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What Are The Needs Of A Person With Dementia

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  • 28-09-2022
What Are The Needs Of A Person With Dementia

What are the needs of a person with dementia? Find out more about understanding and supporting a person with dementia and the care needs of persons with dementia.

Understanding & supporting a person with dementia

Being able to gain a deeper understanding of what it is like to live with dementia is essential for helping to support someone who has the condition to live well and comfortably. In the below discussion, we will cover topics including your role as a caregiver and the needs of someone with dementia.

The way that a person who suffers from dementia experiences life and feels every day is down to more than just living with the condition. Everything, including their relationships, support, and environment, will all shape their experiences too. In order to help a person with dementia feel valued and included, they will need support from their carers, friends and family.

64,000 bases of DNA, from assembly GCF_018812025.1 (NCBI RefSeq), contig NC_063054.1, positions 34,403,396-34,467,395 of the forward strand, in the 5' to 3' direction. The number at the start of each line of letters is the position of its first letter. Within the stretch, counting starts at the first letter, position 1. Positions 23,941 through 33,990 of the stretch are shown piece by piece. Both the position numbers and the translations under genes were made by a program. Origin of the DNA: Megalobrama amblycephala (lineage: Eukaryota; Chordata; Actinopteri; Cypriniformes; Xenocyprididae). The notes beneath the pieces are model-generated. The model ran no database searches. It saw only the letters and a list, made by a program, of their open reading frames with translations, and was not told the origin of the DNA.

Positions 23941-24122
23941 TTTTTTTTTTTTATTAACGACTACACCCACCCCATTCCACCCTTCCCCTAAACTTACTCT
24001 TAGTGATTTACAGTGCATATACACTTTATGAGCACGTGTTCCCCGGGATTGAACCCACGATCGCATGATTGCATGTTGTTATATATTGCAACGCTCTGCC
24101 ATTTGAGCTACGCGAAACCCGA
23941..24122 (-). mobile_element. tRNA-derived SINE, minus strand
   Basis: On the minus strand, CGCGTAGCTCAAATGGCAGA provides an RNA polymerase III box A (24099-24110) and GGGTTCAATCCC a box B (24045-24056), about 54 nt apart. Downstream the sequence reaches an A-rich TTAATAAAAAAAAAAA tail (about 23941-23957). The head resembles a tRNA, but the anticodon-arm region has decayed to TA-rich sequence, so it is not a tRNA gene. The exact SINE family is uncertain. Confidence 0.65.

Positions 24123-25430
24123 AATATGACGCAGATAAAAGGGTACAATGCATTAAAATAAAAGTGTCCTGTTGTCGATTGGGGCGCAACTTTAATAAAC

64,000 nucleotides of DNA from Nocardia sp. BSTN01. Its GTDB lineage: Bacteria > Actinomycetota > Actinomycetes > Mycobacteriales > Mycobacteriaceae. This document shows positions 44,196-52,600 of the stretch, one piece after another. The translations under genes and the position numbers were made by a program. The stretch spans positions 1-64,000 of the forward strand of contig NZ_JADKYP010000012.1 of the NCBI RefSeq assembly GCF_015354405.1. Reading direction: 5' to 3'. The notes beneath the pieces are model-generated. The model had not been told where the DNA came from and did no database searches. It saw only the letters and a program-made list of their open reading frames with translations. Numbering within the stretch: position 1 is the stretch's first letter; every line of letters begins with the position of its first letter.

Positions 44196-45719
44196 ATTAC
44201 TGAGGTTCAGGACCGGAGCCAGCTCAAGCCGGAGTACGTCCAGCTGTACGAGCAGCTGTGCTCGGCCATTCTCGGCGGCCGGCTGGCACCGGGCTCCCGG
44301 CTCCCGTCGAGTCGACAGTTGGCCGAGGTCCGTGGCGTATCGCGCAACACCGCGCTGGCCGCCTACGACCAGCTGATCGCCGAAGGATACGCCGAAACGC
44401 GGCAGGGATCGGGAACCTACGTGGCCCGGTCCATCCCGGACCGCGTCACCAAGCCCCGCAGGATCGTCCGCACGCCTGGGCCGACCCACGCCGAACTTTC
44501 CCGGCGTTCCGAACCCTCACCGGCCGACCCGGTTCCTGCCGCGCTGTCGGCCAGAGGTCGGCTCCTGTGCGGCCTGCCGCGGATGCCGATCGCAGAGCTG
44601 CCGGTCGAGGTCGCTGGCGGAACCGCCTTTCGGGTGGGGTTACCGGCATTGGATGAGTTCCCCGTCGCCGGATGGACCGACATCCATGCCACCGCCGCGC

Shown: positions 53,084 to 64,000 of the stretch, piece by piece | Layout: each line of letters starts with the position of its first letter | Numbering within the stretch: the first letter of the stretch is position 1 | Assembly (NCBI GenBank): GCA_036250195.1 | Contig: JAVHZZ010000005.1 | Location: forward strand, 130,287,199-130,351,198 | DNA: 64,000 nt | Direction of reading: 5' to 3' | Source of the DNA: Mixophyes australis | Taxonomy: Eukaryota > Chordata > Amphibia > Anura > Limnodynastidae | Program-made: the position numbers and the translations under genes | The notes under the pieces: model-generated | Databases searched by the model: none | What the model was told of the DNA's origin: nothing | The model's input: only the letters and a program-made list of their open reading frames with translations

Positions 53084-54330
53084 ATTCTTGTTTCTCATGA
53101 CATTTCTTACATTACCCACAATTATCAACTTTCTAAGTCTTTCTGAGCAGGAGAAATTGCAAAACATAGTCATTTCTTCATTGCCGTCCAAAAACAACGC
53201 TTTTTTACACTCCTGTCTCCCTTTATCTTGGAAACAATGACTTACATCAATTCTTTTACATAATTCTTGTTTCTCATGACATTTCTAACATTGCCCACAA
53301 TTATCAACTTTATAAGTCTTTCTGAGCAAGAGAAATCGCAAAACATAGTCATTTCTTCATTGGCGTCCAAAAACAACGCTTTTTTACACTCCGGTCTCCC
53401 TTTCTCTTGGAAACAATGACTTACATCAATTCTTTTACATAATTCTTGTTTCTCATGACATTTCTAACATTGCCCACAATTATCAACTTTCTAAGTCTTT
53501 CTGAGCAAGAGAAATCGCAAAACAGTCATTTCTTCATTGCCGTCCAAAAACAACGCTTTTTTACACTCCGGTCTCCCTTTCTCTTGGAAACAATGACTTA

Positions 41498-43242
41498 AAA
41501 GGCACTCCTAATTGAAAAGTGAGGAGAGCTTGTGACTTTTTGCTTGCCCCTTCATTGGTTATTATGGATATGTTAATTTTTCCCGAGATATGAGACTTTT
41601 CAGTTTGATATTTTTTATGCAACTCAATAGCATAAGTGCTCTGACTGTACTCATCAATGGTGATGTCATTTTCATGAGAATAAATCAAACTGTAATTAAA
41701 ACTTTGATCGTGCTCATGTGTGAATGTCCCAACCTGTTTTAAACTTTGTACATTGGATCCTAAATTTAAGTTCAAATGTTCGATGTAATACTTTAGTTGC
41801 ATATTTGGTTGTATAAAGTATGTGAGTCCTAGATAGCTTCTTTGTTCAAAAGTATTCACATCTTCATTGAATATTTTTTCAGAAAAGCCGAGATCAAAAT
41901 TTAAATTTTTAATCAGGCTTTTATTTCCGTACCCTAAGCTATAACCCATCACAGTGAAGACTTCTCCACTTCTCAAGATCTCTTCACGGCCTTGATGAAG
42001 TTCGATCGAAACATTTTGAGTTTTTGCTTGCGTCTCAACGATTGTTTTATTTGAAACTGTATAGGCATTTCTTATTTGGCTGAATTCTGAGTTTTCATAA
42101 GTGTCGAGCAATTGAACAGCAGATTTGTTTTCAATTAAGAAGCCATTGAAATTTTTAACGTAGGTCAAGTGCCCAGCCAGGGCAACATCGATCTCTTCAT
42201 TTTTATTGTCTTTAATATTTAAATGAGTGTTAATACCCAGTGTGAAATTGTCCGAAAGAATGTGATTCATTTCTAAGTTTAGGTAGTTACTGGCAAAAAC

What Are Signs That Dementia Is Getting Worse?

Care Needs of Persons With Dementia

Dementia minimises a person's cognitive functions, as well as their ability to perform routine activities. The condition is also associated with a variety of different challenging behaviours.

As the dementia progresses, the individual will need to have assistance with their daily life so they can still carry out their regular activities. For example, moving around, eating, and ensuring they are clean.

There are instrumental activities in daily life, such as shopping, finances, health management, and meal preparation, which they will need assistance with too.

In order to manage any already existing medical conditions, the assistance of medical and nursing care may also be required.

The same goes for multiple medications, incontinence, and mobility devices. As dementia grows and the individual requires more help each day, in many cases, their quality of life will decrease.